||5R21CA201827-02 Interpret this number
||A Question Prompt List to Promote Communication in Genomic Medicine
Approximately half of all newly-diagnosed patients with breast cancer are affected with estrogen-receptor positive,
early-stage disease. Clinical guidelines for these women integrate genomic tumor profiling tests such as the
Oncotype DX Recurrence Score to refine recurrence estimates and systemic therapy selection when combined
with existing markers. Guidelines suggest that the 25% with a high Score benefit from chemotherapy and the 50%
with a low Score can safely avoid chemotherapy. While the NCI-funded TAILORx trial has provided prospective
validation of the utility of low-risk test results, the primary trial objective is to determine the appropriate use of
chemotherapy for the >25% of women who receive intermediate recurrence Scores (for whom the benefits of
chemotherapy are unclear). Many challenges remain to maximize the benefits of testing as we await these trial
results in the next year. For example, many women have a poor understanding of their Recurrence Score and its
impact of treatment selection. Further, our data suggest that, along with distress, patient's pretesting preferences
for chemotherapy are a powerful driver of treatment utilization, predicting treatment received over and above the
effect of the Score. This suggests that preferences remain stable, even following disclosure and discussion of
test results that should guide treatment selection. Finally, tested patients who do not take an active role in their
care and report poorer communication by their oncologist are at risk for higher distress and poorer quality of
life. Strong clinical communication can impact proximal outcomes of patient comprehension, treatment
preferences and satisfaction, involvement in care decisions as well as longer-term outcomes of treatment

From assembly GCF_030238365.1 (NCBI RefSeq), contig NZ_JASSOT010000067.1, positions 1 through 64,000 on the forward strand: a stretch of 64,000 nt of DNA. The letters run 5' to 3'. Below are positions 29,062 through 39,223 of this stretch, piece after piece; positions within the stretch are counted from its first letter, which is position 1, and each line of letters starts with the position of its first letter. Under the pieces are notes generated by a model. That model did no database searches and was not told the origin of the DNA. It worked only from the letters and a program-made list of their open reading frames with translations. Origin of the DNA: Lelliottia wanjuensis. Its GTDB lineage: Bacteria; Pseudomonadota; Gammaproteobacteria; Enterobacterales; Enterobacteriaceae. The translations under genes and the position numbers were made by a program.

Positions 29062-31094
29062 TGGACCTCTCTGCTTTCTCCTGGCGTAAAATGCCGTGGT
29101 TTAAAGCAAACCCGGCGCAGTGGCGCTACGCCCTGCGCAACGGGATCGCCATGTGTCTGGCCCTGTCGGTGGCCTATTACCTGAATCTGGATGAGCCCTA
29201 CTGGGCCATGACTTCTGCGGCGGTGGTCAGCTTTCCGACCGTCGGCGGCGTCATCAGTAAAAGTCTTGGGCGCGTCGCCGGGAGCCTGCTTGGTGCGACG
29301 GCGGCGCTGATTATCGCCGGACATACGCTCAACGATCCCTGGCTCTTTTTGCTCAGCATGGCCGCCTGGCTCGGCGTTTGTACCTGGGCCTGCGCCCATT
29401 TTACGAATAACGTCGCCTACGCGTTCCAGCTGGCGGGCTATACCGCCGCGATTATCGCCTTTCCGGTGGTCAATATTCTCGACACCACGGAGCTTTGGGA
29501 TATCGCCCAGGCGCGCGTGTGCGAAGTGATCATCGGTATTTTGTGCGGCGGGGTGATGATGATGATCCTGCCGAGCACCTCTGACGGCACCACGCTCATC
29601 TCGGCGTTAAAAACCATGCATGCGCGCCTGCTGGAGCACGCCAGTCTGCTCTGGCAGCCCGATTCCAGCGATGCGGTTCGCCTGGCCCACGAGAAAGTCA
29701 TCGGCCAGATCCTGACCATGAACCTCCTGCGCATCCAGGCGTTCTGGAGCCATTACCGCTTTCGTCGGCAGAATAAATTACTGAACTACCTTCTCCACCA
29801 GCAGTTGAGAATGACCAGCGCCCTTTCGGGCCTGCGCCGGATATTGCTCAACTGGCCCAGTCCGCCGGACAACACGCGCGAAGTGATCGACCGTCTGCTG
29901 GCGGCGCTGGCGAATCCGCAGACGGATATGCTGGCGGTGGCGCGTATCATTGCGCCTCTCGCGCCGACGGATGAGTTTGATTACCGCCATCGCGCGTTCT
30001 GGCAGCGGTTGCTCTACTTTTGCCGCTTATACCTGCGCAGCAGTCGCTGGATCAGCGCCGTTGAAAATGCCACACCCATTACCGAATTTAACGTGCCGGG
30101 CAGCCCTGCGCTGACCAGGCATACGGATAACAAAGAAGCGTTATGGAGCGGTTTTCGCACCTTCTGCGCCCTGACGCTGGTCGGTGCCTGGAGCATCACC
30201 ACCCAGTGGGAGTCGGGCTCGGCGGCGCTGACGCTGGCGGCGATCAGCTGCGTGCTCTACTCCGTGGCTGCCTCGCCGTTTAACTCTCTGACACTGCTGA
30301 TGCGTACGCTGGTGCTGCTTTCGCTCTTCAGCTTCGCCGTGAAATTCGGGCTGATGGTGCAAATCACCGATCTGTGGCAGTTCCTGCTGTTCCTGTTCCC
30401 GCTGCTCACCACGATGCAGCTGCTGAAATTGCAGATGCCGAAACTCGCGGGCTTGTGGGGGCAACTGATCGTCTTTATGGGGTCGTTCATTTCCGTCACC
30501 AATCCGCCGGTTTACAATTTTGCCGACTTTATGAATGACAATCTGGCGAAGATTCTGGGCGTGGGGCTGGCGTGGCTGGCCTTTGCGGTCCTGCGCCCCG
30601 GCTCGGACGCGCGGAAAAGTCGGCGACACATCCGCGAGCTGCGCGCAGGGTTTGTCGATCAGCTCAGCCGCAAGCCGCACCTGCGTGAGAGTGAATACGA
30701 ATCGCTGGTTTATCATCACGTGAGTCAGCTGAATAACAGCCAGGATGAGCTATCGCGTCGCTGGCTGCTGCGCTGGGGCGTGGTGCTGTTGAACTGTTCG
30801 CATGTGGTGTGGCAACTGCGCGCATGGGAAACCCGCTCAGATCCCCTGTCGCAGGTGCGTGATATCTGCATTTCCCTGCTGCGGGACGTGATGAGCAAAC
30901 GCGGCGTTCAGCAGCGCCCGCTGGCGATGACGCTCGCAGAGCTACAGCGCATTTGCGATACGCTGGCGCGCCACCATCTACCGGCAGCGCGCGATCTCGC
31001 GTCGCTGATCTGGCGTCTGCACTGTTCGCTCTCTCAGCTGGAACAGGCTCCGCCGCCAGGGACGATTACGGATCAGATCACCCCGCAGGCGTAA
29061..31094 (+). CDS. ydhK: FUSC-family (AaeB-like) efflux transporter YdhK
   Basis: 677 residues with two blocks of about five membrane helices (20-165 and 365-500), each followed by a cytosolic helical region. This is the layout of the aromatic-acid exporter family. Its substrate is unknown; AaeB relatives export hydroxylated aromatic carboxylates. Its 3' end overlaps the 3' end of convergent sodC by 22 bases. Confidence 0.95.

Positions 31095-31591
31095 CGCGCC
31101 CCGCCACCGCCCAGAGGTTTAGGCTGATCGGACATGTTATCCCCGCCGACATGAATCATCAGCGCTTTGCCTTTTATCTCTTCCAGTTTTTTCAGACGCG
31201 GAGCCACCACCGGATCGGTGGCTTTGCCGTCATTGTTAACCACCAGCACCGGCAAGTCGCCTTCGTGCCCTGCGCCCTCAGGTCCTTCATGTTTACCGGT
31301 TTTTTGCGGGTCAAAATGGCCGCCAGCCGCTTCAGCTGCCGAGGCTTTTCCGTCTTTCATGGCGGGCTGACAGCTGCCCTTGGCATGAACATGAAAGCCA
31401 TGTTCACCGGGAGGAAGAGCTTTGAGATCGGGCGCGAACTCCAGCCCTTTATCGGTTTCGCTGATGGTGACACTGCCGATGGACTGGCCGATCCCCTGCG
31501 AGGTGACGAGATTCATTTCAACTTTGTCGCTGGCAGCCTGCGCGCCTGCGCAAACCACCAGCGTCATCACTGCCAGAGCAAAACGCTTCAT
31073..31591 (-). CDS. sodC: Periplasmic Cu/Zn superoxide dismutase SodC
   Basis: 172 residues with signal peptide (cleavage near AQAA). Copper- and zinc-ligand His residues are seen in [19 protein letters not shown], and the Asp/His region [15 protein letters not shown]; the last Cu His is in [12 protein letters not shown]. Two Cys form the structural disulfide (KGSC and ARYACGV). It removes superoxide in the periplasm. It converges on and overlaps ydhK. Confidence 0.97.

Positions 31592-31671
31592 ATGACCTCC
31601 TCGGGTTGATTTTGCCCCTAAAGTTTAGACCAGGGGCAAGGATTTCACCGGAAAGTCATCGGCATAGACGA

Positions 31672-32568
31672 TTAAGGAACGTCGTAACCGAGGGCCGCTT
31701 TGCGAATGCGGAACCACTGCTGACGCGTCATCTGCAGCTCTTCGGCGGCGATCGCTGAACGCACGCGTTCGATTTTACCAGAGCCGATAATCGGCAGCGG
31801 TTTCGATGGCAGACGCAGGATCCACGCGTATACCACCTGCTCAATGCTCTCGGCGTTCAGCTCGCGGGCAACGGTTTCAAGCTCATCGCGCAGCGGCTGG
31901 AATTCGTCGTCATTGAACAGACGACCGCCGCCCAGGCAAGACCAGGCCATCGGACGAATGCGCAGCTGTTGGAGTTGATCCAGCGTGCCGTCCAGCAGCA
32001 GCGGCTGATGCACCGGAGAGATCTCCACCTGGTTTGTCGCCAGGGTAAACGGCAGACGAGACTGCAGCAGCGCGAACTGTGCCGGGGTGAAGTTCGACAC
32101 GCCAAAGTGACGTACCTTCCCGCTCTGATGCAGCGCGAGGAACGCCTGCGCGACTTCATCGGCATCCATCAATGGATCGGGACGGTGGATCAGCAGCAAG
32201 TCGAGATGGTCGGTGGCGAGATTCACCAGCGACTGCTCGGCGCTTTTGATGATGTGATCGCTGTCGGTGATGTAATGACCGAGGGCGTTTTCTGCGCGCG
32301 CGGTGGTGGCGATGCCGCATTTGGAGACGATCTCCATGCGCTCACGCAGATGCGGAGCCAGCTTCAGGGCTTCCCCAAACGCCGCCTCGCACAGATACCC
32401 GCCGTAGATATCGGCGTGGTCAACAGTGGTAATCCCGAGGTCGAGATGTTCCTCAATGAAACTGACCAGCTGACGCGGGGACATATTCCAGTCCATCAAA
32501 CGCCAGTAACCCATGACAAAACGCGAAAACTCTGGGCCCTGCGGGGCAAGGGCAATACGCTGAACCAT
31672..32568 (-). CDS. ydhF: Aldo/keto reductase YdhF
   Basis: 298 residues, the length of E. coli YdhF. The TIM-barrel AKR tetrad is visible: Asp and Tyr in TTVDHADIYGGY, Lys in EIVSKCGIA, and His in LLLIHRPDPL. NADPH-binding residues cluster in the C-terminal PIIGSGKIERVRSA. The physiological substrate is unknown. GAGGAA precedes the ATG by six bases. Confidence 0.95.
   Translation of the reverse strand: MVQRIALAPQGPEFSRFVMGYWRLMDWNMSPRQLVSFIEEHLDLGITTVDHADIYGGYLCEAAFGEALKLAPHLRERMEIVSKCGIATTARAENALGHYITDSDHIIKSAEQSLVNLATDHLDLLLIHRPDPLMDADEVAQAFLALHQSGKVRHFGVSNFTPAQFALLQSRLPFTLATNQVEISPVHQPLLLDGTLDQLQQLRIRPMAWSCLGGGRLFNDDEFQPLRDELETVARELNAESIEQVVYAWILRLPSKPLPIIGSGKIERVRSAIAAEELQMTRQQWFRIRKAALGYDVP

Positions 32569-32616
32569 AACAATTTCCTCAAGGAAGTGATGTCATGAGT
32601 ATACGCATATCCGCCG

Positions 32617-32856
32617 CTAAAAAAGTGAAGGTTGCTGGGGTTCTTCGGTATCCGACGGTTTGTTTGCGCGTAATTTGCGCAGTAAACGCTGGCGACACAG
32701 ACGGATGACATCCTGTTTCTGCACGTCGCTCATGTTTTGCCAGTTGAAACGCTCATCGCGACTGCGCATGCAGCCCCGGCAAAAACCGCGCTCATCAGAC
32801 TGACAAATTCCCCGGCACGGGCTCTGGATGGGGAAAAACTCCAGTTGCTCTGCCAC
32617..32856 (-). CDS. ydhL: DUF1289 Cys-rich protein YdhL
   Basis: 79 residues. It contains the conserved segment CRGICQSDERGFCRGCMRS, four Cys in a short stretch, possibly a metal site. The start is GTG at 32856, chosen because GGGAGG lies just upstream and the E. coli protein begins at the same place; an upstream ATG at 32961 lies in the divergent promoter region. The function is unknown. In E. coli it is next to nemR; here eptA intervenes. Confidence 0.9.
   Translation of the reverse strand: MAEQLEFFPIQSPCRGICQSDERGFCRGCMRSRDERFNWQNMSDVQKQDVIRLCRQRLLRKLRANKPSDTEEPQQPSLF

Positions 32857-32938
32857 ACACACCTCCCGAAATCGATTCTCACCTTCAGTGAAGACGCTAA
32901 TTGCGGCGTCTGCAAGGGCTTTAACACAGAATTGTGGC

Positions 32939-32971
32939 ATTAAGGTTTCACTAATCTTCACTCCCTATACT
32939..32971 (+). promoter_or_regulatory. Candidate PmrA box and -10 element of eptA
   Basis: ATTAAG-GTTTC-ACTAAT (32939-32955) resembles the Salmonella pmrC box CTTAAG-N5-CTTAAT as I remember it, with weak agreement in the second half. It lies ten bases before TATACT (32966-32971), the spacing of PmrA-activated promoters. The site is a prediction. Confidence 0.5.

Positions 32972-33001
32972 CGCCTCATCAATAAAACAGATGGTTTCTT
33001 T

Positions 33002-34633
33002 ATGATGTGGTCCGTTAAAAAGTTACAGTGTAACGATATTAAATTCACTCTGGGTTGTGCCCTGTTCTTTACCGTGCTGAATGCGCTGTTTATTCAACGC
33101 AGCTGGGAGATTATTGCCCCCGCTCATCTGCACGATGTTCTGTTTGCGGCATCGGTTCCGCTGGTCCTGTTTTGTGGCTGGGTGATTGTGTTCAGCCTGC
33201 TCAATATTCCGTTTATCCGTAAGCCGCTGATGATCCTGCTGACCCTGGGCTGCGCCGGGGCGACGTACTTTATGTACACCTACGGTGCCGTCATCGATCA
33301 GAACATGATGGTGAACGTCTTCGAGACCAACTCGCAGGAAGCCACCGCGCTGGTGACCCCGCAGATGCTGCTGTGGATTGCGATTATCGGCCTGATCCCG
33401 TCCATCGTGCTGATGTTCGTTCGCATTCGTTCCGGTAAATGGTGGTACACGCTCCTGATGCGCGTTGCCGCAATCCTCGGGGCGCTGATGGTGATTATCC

adherence and QOL. These proximal outcomes can be influenced by patient activation interventions utilizing a
question prompt list (QPL). In the context of patients receiving Oncotype DX testing, our QPL could allow them to
better understand the rationale for their oncologist's treatment recommendation, what it means for managing their
disease, and encourage alignment of treatment preferences and selection with the Recurrence Score. Guided by
Street et al.'s model of communication, we propose research in two phases to test the feasibility and impact of our
QPL. In Phase 1, we will further refine our draft QPL based on in-depth interviews with patients (N=20) and
medical oncologists (N=10). In Phase 2, we will conduct a single-arm trial (N=75) to demonstrate feasibility and
preliminarily assess the impact of the QPL on key outcomes. Our aims are to examine intervention feasibility,
evaluate intervention effects on comprehension and treatment preferences, and assess potential intervention
mechanisms on comprehension, preferences and satisfaction. We will explore variation in our outcomes across
Aims 1-3 based on patient and provider sociodemographics, patient-provider concordance, and patient's
language preference. We will achieve our aims by incorporating patient self-report data with observational coding
of audiorecordings of clinical encounters in which the Score is integrated with treatment plans. Our intervention
and mixed-method approach to assessment will directly inform how test results influence care received by
thousands of women.
Question Prompt List to Support Patient-Provider Communication in the Use of the 21-Gene Recurrence Test: Feasibility, Acceptability, and Outcomes.
, Vadaparampil S.T.
, Eggly S.
, Street R.L.
, Foster Moore T.
, Isaacs C.
, Han H.S.
, Augusto B.
, Garcia J.
, Lopez K.
, et al.
JCO oncology practice, 2020 Oct; 16(10), p. e1085-e1097.